As Mexico continues to develop, a major challenge will be to maintain its mobility and accessibility – more people means more congestion on tiny, old urban streets.  The contrast was highlighted for me on a bus ride arriving to Mérida from Cancún.  Across much of the peninsula, traffic was low and travel speeds were high; however, upon arrival in Mérida we immediately slowed to a crawl on narrow, two-lane, one-way streets among bikers, scooters, taxis, colectivos, city buses and several personal automobiles.  We walked the distance later in almost the same time.  And, as a pedestrian on these streets, the air quality was noticeably poor, thick with exhaust fumes.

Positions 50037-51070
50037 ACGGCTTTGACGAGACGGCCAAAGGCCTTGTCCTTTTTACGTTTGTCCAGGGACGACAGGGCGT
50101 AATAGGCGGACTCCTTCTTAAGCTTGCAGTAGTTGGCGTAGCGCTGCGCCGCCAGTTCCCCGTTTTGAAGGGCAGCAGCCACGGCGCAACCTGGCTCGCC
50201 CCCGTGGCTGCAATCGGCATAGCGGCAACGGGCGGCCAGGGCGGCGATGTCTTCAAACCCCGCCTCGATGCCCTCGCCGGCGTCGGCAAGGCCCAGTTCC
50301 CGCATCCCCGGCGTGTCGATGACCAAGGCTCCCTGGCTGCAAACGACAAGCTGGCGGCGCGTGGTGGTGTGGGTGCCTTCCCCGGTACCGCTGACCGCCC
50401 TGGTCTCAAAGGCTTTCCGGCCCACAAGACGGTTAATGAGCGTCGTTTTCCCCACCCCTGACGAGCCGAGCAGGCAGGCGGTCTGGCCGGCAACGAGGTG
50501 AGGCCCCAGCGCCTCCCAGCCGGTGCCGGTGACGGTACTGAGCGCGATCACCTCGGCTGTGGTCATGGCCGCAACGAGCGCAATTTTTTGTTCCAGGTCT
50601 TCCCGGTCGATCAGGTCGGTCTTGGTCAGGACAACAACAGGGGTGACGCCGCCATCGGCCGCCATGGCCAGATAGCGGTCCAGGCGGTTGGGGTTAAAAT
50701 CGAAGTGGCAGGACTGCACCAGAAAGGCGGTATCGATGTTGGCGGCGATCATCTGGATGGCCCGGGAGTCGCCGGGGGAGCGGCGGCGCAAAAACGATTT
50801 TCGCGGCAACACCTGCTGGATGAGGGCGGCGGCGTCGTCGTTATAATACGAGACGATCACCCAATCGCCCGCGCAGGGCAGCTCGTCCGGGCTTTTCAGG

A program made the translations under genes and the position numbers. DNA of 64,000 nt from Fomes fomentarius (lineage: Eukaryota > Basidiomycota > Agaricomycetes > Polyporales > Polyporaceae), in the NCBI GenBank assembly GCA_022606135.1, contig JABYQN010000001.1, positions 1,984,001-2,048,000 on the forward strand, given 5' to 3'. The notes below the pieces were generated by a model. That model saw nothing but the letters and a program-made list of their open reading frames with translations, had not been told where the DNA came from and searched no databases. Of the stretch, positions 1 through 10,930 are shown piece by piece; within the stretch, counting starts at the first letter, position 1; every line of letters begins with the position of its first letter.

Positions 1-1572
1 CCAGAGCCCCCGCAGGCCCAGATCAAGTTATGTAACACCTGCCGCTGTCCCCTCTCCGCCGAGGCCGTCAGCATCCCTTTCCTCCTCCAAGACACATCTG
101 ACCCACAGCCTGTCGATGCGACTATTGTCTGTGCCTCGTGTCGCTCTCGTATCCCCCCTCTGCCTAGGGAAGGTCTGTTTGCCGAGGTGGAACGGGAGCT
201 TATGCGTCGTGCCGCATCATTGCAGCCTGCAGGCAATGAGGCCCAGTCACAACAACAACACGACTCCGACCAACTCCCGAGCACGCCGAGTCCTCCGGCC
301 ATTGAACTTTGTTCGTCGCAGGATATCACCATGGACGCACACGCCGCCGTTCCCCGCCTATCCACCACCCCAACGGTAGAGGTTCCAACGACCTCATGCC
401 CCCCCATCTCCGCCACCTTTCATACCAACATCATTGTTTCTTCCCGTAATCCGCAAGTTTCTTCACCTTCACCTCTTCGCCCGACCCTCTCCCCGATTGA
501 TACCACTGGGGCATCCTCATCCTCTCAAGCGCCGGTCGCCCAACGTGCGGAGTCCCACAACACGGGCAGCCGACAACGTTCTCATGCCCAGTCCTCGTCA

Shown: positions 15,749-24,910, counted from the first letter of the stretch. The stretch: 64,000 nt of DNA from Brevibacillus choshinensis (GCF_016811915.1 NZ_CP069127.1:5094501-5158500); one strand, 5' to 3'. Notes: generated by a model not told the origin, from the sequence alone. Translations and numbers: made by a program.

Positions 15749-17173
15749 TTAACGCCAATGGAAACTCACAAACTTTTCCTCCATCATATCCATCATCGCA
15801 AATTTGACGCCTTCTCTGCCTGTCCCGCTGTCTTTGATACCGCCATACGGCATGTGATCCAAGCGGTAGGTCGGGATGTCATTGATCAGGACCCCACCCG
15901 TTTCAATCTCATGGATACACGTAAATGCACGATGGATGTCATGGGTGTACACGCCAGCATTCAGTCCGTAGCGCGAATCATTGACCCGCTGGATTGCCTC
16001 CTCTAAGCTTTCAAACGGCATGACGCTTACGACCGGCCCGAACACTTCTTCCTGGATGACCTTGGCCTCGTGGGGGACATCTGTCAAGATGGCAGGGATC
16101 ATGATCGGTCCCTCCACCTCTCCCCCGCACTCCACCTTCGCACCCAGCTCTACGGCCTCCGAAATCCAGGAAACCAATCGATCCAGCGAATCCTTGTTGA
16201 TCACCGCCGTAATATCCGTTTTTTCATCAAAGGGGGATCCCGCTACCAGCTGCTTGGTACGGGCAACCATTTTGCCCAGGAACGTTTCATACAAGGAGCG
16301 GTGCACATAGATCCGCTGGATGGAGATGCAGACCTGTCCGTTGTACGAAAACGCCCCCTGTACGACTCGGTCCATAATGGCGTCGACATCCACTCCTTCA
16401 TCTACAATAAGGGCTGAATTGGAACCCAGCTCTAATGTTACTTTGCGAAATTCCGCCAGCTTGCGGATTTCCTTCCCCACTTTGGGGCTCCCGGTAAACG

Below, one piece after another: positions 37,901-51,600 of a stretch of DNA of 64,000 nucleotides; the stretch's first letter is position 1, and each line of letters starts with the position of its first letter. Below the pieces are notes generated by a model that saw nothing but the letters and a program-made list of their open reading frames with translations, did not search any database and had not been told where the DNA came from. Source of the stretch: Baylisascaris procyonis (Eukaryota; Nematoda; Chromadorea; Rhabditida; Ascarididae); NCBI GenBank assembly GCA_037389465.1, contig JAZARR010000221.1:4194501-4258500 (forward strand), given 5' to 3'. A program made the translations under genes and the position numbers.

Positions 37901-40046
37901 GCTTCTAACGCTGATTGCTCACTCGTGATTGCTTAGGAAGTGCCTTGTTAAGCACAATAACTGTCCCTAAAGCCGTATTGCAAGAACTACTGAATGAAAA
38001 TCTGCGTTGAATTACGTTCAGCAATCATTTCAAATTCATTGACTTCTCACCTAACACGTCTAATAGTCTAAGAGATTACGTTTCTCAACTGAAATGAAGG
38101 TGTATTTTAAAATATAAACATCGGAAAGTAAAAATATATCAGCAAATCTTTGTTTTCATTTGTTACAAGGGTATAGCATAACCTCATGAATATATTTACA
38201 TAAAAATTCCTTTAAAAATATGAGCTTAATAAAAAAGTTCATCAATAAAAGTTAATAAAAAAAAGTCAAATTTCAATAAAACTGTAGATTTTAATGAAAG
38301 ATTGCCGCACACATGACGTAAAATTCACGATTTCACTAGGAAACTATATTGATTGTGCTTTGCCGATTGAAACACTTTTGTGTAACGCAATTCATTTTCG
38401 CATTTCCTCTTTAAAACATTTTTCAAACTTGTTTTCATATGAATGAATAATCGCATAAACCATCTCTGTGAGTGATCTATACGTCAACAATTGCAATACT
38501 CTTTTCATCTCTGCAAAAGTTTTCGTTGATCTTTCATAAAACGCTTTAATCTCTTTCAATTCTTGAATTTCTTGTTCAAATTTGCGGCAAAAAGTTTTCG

I think we stand to learn a lot from developing countries’ transportation systems.  Implementing these ideas would require adaptation to developed countries’ established systems; however the ideas – of less fossil-fuel-dependent and more communal-based travel systems – are entirely relevant.  Mexico should also learn from the US and other developed countries, while maintaining the accessibility they have allowed.  Short term increases in mobility through private auto ownership only lead to long term decreases in mobility.

-Terra Curtis

Mobility and Access in Mexico

IMG_4856 Transportation planners often talk about mobility and accessibility.  Mobility is the concept of being able to move freely from point to point, while accessibility reflects the set of possible destinations within reasonable reach.  The two are not necessarily complementary, as downtown Manhattan offers high accessibility with low mobility (congestion), while rural Maine downtowns offer much lower accessibility but high mobility.